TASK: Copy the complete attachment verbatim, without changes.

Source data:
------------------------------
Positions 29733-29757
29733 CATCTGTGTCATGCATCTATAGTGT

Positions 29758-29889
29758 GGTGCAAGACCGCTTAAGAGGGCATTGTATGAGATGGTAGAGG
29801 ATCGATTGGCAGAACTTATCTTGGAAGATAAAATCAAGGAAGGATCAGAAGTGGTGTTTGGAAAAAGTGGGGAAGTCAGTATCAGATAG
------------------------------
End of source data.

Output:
Positions 29733-29757
29733 CATCTGTGTCATGCATCTATAGTGT

Positions 29758-29889
29758 GGTGCAAGACCGCTTAAGAGGGCATTGTATGAGATGGTAGAGG
29801 ATCGATTGGCAGAACTTATCTTGGAAGATAAAATCAAGGAAGGATCAGAAGTGGTGTTTGGAAAAAGTGGGGAAGTCAGTATCAGATAG